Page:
Processing and matching the invoice – 70%

Creating the invoice in the accounting system – 10%


Automated AP Invoice Approval Process Best Practices

Apart from understanding the steps to automating your invoice approval process, it’s important to also familiarize yourselves with its best practices.

Here are a few of the things you need to remember:

  • Establish Clear Guidelines: Clearly define spending guidelines and create a comprehensive policy for AP invoice approval. This ensures consistency and helps employees understand the boundaries for authorized purchases.
  • Set Spending Limits: Allocate budgets and set spending limits for departments or individuals. This proactive approach helps control expenses and prevents overspending, contributing to a more efficient financial management system.
  • Centralize Monitoring: Consolidate all aspects of the invoice approval process in a central dashboard. Avoid managing vendor expenses separately from credit card expenses or handling departmental expenses in silos. Centralization improves visibility and tracking.
  • Regularly Review and Update Policies: Stay proactive by regularly reviewing and updating your AP invoice approval policies. This ensures that your processes align with evolving business needs, industry regulations, and technological advancements.
  • Provide Training and Communication: Offer training sessions to employees involved in the approval process, keeping them informed about the latest policies and procedures. Clear communication fosters understanding and compliance.
  • Audit and Continuous Improvement: Conduct regular audits of the AP invoice approval process to identify areas for improvement. Embrace a culture of continuous enhancement, adapting your practices based on feedback and evolving business requirements.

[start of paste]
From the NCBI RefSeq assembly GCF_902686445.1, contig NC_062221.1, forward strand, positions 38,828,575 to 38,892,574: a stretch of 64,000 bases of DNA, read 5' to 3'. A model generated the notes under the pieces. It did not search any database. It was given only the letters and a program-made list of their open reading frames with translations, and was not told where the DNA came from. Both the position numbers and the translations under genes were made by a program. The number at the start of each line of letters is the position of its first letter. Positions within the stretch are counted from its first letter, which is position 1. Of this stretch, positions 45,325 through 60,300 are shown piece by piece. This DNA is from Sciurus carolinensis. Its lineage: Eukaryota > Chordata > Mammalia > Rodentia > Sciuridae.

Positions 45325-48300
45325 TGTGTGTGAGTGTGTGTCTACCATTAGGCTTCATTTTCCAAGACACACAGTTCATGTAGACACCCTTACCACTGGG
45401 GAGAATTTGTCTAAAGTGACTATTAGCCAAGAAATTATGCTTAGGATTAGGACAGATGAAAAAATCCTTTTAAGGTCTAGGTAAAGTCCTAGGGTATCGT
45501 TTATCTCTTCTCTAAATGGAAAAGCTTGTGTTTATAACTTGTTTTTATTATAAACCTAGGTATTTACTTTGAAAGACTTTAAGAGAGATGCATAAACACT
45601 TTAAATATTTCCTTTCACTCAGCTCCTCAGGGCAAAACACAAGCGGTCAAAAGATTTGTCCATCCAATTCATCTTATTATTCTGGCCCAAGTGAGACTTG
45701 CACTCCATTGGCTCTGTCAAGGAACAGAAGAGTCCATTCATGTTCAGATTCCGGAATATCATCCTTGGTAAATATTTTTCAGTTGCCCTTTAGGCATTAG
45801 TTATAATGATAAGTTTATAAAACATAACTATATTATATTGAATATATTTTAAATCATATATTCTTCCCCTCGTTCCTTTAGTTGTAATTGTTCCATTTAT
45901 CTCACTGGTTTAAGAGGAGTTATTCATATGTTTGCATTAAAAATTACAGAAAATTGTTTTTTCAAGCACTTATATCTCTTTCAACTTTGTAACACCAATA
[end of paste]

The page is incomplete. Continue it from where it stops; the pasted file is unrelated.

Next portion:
Benefits Of Automating Your AP Invoice Approval Process

Automating your AP (Accounts Payable) invoice approval process can bring numerous benefits to your organization, enhancing efficiency and overall financial management. Here are some key advantages:

  • Faster Processing: Automation reduces manual intervention, speeding up the entire invoice approval process.
  • Increased Accuracy: Automated systems reduce the risk of human error associated with manual data entry and calculations. This results in more accurate financial records, minimizing the chances of discrepancies or payment mistakes.
  • Cost Savings: Streamlining the AP invoice approval process through automation reduces the need for manual labor, cutting down on operational costs.
  • Enhanced Visibility: Financial controllers can track the approval progress, identify bottlenecks, and ensure timely payments, fostering better financial control and decision-making.
  • Improved Compliance: Automated systems help enforce compliance with company policies and regulatory requirements. This reduces the risk of non-compliance, late payments, and associated penalties, ensuring adherence to industry standards.


Related: 3 Steps To Cut Invoice Processing Time



What Is The AP Approval Process?

The AP invoice approval process refers to the steps followed by the AP team to get a supplier invoice approved and paid. It enables paperless, straight-through processing of supplier invoices.

The AP invoice approval process includes the following steps:

  • Receive the invoice from the vendor.
  • Match the invoice against an existing purchase order or not.
  • Send an invoice for review and approval.
  • Create the invoice in the accounting system.
  • Pay the vendor after the invoice is approved.

Depending upon the maturity of the AP (Accounts Payable) team and the procurement to pay cycle automation, this process can be fully automated or completely manual.

Do Invoices Need To Be Approved?

The other factor that impacts the cost of processing the invoice is whether you need every invoice to be approved by one approver.

This depends upon your compliance rules.